Thursday, January 02, 2014

Is a Crucifix Necessary for Mass?

Well, the short answer is YES!  According to the GIRM:
II. ARRANGEMENT OF THE SANCTUARY FOR THE SACRED SYNAXIS (EUCHARISTIC ASSEMBLY)

308. There is also to be a cross, with the figure of Christ crucified upon it, either on the altar or near it, where it is clearly visible to the assembled congregation. It is appropriate that such a cross, which calls to mind for the faithful the saving Passion of the Lord, remain near the altar even outside of liturgical celebrations.

On the USCCB site we find this:  
the revised Instruction speaks always of “a cross with the figure of Christ crucified upon it.” (308, 122) This cross, “positioned either on the altar or near it,” should be clearly visible not only during the liturgy, but at all times recalling “for the faithful the saving passion of the Lord, [and] remain[ing] near the altar even outside of liturgical celebrations.” (308) A liturgical procession is a sign that the people of God form the pilgrim church on earth, it is fitting that such processions should be preceded by the Cross.

ROME, DEC. 20, 2011 (Zenit.org).- Answered by Legionary of Christ Father Edward McNamara, professor of liturgy at the Regina Apostolorum university.

 Q:   My parish has a beautiful crucifix mounted on the wall behind the altar that has been a great aid in my prayer life. Unfortunately, I must pray without this aid during the seasons of Christmas and of Easter, as during these seasons the crucifix is completely covered. During Christmas, a star is placed above the crucifix with a tail that hangs down to completely cover it. Likewise, during Easter, a banner of the Risen Christ is hung over the crucifix so that it is hidden from view. I realize that "a cross, with the figure of Christ crucified upon it, [be] either on the altar or near it" during Mass (General Instruction of the Roman Missal, No. 308), and I considered the processional cross, which is placed beside the sanctuary during Mass, to fulfill this requirement when the crucifix behind the altar is covered (cf. GIRM, 122). However, upon further reflection, I now question if the processional cross fulfills this requirement as it is beside the sanctuary during Mass and not "next to the altar" (GIRM, 122); and, it is not "clearly visible to the [entire] assembled congregation" (GIRM, 308). As well, it does not "remain near the altar even outside of liturgical celebrations" (GIRM, 308). Is it appropriate that the crucifix mounted on the wall behind the altar be covered during any liturgical season? -- R.G., Leduc, Alberta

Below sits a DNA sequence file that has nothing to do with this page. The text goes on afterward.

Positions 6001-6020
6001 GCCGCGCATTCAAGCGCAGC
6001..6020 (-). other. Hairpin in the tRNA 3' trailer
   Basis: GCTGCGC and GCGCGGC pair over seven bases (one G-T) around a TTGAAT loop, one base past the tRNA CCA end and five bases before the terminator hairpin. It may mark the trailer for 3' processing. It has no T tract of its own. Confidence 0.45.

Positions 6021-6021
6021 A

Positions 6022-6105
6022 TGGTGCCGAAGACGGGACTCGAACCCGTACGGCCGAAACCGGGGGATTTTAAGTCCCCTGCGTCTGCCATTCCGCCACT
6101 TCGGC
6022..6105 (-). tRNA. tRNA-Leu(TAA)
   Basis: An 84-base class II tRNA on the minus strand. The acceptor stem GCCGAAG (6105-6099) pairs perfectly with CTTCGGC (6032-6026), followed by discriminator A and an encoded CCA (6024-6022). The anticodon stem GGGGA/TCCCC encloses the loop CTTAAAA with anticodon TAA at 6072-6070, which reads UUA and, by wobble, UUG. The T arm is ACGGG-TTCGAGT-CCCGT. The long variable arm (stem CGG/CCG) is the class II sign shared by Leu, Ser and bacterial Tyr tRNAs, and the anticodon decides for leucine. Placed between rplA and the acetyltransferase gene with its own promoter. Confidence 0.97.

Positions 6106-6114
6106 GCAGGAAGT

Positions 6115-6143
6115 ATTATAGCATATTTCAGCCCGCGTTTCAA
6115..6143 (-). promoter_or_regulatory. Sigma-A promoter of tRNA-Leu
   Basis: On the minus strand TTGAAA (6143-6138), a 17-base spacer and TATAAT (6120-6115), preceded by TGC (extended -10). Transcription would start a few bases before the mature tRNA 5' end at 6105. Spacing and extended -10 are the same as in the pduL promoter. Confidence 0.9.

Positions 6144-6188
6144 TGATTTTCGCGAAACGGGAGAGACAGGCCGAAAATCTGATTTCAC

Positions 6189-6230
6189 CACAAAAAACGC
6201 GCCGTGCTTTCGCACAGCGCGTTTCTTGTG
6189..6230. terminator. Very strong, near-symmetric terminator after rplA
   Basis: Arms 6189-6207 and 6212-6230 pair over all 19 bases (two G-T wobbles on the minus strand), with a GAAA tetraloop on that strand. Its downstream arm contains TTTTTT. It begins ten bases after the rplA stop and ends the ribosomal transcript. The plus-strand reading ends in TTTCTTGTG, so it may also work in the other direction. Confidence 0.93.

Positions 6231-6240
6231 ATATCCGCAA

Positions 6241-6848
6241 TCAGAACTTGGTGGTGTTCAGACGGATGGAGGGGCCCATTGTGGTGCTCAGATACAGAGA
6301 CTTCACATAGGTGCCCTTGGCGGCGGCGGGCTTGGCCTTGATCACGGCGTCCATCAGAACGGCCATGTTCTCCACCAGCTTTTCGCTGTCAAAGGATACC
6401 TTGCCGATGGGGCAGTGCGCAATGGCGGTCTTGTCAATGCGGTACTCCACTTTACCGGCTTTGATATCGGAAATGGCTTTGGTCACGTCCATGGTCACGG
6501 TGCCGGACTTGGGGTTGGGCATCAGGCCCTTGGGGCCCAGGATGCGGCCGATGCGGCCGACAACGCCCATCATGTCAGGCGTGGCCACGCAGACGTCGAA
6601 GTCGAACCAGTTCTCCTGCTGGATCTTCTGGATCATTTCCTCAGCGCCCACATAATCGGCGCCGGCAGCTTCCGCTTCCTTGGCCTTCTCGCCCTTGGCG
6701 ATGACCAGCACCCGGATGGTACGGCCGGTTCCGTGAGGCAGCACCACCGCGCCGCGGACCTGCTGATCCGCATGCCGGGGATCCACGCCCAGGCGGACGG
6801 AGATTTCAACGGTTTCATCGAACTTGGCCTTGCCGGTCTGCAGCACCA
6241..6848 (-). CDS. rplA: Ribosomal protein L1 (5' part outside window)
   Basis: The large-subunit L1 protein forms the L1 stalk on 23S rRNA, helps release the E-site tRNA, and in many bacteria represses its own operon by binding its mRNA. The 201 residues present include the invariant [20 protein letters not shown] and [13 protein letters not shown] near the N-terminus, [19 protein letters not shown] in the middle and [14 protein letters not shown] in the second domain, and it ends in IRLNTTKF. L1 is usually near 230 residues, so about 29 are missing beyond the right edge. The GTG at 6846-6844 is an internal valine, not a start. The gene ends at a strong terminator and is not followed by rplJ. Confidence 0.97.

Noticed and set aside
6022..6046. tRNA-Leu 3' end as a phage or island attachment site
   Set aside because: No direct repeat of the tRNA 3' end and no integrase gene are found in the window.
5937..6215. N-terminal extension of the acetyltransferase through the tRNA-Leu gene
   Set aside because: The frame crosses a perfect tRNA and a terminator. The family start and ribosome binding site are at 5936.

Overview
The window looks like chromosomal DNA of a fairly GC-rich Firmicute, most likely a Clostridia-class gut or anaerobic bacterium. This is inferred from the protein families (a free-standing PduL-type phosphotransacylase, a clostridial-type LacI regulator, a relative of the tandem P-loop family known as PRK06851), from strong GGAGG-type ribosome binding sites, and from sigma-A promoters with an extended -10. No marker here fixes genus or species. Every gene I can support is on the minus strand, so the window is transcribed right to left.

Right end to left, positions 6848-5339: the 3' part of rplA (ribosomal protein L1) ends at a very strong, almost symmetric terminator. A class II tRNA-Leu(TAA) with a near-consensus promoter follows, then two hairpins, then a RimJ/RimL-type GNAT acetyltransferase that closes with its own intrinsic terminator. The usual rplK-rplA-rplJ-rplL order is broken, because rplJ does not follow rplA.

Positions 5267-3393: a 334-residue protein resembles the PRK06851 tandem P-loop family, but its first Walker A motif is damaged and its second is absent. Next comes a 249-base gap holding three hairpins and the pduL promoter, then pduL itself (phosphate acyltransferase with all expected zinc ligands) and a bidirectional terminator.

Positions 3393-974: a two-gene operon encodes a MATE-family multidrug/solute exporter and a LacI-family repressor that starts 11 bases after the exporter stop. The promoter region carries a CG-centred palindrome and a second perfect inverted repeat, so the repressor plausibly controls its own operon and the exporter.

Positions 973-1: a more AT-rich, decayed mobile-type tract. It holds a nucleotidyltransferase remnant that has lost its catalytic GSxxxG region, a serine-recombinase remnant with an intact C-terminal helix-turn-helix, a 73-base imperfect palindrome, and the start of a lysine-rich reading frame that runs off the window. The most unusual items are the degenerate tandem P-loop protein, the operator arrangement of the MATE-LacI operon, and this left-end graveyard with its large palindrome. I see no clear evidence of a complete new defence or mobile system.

A:   While I don't think it is a good idea to cover the cross during these liturgical seasons, it does not appear to be illicit.
It is illicit, however, not to have any crucifix presiding over the altar during the celebration. The processional cross could fulfill this function, but only if it is placed on a stand beside the altar during the celebration.
Indeed, the indications in the norms referenced by our reader are that the processional cross is only carried out of sight in those cases where a crucifix is already present on or near the altar. If there is no cross, then it should be placed near the altar and serve as the altar cross.
Another possible solution, if the wall cross is covered or absent, is to place a crucifix upon the altar proper. In this case the processional cross should be carried away to one side so that only one cross presides over the altar.
While there may be no absolute prohibition to substituting the main crucifix for a smaller one during these liturgical seasons, I am of the opinion that it is not a felicitous idea.
As the U.S. bishops' conference recommends in its document "Built of Living Stones":
"§ 123 § The tradition of decorating or not decorating the church for liturgical seasons and feasts heightens the awareness of the festive, solemn, or penitential nature of these seasons. Human minds and hearts are stimulated by the sounds, sights, and fragrances of liturgical seasons, which combine to create powerful, lasting impressions of the rich and abundant graces unique to each of the seasons.